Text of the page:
Becoming a great leader calls for knowing yourself, and finding ways to leverage your unique strengths and weaknesses to bring out the best in your team. To do that effectively, you need to identify your leadership style, or the characteristics that help you get your team across the finish line.

Taking the time to understand your leadership style not only makes you a more effective communicator, capable of fostering greater collaboration and teamwork, but it can also propel your career by helping you identify opportunities that align with your natural talents.

Read on to learn more about five common leadership styles — plus, how to find and develop your own leadership style and set your team up to thrive.

1. The Visionary

Visionaries have a knack for rallying the team around a mission or cause. They chart a course the team is excited to follow, and focus on providing purposeful work to get results.

2. The Autocrat

Autocratic leaders lean heavily on rules and guidelines, and take a “what I say goes” approach to getting things done. While this rigidity may limit creativity within the team, autocratic leaders’ ability to make difficult decisions can lead organizations through times of crisis.

3. The Coach

Coach-style leaders look at their team and see untapped potential. They have a natural talent for spotting team members’ unique strengths, and have the development skills to help their team set (and achieve) long-term goals.

4. The Teammate

Teammate-style leaders, also called collaborative leaders, love getting down in the trenches. They eschew top-down organizational models and encourage every team member to contribute ideas and share responsibility for the team's work.

5. The Laissez-Faire Leader

Laissez-faire leaders take a hand-off approach, allowing team members to follow their own work process and develop their skills independently. This leadership style provides team members the freedom to work to their full potential, and is best suited to experienced teams.

How to Find Your Leadership Style

These five steps can help you identify the style(s) that suit you best.

Consider your personal mission and core values

While the best leaders adapt their style to suit the needs of their team, they always stay true to who they are. Consider your “ideal” team and role you’d play in it, reflecting on how the skills you’d use align with the leadership styles above. Chances are, you can narrow your ideal leadership to two or three styles right away for deeper exploration.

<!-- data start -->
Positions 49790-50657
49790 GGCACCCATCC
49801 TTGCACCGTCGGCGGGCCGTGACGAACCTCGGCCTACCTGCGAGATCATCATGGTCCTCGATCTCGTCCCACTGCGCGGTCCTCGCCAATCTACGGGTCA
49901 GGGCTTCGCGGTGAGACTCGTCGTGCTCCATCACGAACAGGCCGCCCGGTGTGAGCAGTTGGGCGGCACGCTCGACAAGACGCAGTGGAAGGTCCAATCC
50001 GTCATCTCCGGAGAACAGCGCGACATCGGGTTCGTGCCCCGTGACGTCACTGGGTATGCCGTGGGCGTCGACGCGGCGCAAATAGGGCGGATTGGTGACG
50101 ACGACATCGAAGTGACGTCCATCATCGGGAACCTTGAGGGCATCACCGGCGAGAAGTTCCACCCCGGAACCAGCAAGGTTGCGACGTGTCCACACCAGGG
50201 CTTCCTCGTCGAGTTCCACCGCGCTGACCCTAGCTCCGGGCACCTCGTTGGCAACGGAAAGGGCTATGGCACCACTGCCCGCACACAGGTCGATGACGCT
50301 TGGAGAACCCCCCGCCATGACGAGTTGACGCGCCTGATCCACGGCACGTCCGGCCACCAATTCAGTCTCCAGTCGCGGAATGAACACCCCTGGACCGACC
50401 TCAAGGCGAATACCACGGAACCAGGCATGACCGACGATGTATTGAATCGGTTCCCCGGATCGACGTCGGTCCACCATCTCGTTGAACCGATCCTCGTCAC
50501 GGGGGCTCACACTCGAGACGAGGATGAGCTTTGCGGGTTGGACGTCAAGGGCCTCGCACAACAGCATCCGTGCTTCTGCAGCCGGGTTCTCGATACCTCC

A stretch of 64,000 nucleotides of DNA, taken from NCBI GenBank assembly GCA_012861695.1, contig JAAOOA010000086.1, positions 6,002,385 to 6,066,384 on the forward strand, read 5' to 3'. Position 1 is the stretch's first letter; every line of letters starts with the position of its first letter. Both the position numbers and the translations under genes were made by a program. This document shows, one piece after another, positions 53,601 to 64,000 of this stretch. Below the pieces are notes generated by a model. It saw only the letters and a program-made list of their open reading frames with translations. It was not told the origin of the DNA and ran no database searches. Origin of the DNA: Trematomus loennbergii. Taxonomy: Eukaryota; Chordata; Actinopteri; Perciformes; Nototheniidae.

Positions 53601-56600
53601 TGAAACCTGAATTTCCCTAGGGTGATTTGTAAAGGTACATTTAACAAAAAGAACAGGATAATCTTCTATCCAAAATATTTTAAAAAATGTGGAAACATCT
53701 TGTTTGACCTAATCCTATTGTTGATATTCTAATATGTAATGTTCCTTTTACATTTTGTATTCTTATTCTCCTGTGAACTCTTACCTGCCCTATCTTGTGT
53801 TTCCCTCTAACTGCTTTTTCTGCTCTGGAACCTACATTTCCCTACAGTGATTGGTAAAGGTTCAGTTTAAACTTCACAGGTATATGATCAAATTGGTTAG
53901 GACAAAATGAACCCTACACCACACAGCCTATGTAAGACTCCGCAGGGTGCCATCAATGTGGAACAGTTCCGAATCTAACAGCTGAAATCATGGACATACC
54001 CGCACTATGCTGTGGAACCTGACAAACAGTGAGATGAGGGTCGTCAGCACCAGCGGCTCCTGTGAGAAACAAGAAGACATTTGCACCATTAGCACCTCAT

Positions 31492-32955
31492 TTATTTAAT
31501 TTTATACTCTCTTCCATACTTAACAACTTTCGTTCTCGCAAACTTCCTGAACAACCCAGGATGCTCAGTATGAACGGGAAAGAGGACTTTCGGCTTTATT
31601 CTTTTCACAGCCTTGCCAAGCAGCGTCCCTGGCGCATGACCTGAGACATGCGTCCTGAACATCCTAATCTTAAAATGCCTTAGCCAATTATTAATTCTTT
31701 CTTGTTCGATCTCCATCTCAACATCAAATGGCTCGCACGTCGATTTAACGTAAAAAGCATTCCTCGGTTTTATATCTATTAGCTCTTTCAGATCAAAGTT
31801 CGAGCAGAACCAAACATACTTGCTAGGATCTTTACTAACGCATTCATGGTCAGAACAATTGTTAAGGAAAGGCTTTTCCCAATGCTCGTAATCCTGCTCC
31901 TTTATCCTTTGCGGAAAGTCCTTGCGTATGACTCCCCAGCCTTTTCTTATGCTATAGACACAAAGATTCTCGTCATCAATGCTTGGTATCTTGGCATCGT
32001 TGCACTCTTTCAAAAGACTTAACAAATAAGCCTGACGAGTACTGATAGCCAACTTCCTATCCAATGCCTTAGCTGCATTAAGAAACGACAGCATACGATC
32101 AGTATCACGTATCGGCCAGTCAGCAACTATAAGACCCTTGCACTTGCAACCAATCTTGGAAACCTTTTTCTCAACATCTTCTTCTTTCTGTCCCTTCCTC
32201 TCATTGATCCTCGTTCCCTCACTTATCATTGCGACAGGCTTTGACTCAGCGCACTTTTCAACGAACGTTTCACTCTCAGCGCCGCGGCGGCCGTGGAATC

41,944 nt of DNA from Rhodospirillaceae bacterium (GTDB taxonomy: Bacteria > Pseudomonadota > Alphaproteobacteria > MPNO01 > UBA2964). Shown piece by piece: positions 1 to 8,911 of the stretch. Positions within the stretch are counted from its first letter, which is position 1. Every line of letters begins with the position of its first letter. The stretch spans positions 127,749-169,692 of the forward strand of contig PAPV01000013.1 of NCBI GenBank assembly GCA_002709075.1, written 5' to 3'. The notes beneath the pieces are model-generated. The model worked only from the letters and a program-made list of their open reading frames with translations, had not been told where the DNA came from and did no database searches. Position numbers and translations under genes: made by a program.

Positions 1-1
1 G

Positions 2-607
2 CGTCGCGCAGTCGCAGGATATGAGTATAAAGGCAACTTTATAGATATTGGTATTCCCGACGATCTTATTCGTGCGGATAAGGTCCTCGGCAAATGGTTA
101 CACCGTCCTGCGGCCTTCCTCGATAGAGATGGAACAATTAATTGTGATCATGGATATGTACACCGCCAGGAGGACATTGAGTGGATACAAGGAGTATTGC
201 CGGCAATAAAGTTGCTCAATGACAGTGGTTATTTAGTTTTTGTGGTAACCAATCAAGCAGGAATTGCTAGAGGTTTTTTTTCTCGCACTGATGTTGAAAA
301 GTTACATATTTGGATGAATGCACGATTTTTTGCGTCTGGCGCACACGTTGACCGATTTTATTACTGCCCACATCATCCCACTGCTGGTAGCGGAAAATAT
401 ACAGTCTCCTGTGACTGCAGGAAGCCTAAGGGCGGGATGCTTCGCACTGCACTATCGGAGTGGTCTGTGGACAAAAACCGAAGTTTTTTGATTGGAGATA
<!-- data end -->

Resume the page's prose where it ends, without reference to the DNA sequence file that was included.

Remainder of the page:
Inventory your strengths and weaknesses

Each leadership style relies on different strengths to succeed. The Coach, for example, excels at nurturing others’ strengths and talents, while the Visionary has the charisma to rally team members with disparate viewpoints around a common cause. Reflect on areas where you excel to identify which style(s) naturally align with your skills.

Think back on the team’s successes (and failures)

Ultimately, good leadership takes into account your personal strengths as well as the needs of your team, so reflect on your role in the team’s wins and losses. Did you spark innovation by seeking out diverse ideas? You might be a collaborative leader. If your team looked to you as the one willing to take responsibility for tough calls, you might have thrived as an autocratic leader. Keep in mind that many leadership styles are not mutually exclusive of each other, and you may have embodied different leadership styles at different times in your life.

Ask for feedback

Finding your leadership style isn’t just about self-reflection, and soliciting feedback can yield valuable insights to improve your leadership. Ask your teammates how best you can support them — and if there’s anything more you can do. The answers can help you identify the strengths that define your leadership style, as well as illustrate the level of trust and collaboration between you and your team.

Stay flexible

Your leadership style will evolve throughout your career, and great leaders often blend multiple leadership styles and adapt their leadership to suit the needs of their team. Think of your leadership style as a starting point for self-discovery, and a compass to guide the next phase of your career as you work toward your goals.